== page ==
Fitter, happier, more productive—eating the Hellenic way
Extensive studies have shown that Greeks on a traditional diet have dramatically lower incidences of heart disease and cancer compared to the U.S., and, on the island of Crete at least, the highest adult life expectancy in the world. And they get more than one-third of their calories from olive oil. Using traditional Greek foodways as a model, in the 1990s, several organizations, spearheaded by two Greek nutrition scientists, devised what we now call the Mediterranean Diet.
Just like the Ancient Greeks did, the Mediterranean Diet emphasizes fruits and vegetables, seafood, lean meat, and above all, plenty of olive oil (and other good-for-you unsaturated fats)—plus wine, though in less than Dionysian quantities. Now, scientists can’t seem to stop coming out with fresh studies about all that the Diet can do.
If you’re a regular Sun Basket customer, you’re already following the Mediterranean Diet to some extent. It’s the inspiration for many of our meals. Because it’s one of the most inclusive of diets, embracing meat, dairy, and wheat products, it has broad appeal and is easy to follow. Sun Basket’s staff nutritionist Kaley Todd is a fan. “It’s the best of both worlds,” she says. “The flavors are amazing, and the health benefits are measurable. It’s one of the best examples of how nutritious food can also be delicious.” Here she shares five favorite recent studies that underline just how right the Ancient Greeks were.
Five Surprising Benefits of the Mediterranean Diet
A landmark study of American female nurses found that those on the Mediterranean Diet in middle age were about 40% more likely to live past 70, free of any of 11 chronic illnesses diseases, including type 2 diabetes, Parkinson’s Disease, and many cancers.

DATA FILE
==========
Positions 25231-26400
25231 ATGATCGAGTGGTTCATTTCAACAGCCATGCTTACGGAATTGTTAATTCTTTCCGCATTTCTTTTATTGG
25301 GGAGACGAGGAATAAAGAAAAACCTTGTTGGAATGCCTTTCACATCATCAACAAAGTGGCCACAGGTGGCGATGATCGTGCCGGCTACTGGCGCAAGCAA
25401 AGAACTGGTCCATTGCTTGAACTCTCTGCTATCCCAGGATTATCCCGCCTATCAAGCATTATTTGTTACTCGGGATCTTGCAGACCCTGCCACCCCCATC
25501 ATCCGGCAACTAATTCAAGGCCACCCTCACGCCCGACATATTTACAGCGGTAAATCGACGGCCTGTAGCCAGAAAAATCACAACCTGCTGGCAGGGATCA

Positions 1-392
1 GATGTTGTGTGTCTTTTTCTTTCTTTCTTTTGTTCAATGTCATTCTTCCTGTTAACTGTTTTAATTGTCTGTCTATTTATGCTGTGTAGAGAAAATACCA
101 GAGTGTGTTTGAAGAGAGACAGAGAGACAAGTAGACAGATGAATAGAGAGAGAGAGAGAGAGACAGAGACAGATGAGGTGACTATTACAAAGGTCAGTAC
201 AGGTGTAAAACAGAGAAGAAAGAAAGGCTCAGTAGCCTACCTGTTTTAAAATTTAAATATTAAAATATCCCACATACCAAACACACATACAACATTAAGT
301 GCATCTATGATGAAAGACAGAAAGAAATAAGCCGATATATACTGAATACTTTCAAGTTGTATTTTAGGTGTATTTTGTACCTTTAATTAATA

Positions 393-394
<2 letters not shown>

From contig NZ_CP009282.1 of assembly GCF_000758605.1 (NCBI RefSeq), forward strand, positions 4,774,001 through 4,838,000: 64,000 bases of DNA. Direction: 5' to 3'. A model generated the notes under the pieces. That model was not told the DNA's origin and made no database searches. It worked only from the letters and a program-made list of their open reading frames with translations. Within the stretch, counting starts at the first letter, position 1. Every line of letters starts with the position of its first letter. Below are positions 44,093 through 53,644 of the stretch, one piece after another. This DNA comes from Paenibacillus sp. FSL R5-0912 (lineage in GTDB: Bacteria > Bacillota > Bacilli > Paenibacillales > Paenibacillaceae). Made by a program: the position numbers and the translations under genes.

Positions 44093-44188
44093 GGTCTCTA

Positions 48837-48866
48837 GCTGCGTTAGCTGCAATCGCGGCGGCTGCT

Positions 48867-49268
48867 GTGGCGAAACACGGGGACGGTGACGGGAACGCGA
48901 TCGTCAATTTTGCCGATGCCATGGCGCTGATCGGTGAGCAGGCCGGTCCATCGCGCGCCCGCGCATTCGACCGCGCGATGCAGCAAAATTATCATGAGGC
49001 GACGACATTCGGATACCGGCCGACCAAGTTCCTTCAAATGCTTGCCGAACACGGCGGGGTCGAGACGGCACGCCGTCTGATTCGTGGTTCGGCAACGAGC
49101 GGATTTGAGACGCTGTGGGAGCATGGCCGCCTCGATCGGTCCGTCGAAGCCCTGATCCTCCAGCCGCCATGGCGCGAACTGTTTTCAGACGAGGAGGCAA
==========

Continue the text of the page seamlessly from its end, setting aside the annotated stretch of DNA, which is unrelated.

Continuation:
2. Brain Health
Australian researchers recently found that the Mediterranean Diet is associated with lower rates of cognitive decline and Alzheimer’s disease. The diet even improves ordinary cognitive functioning: those on the diet also showed better memory and executive functioning, such as reasoning and planning.
3. Breast Cancer
In one of the largest studies, scientists analyzed the eating patterns of more than 4,200 women in Spain, and found that those consuming a Mediterranean diet were 62% less likely to get breast cancer than those following a standard low-fat diet.
4. Heart Disease
One European study followed more than 2,500 Greek adults for over a decade, tracking their medical records, lifestyle habits, and eating patterns. Those who most closely followed the Mediterranean Diet were a whopping 47% less likely to get heart disease, regardless of their smoking habits, age, family history, or other lifestyle factors.
5. Weight Management
It’s a common misconception that high-fat diets lead to weight gain. Results from one major study show that those following a Mediterranean diet lost significantly more weight than those who ate a low-fat diet.
Greek chicken soup with orzo, grape leaves, and lemon
Gigantes plaki - braised white beans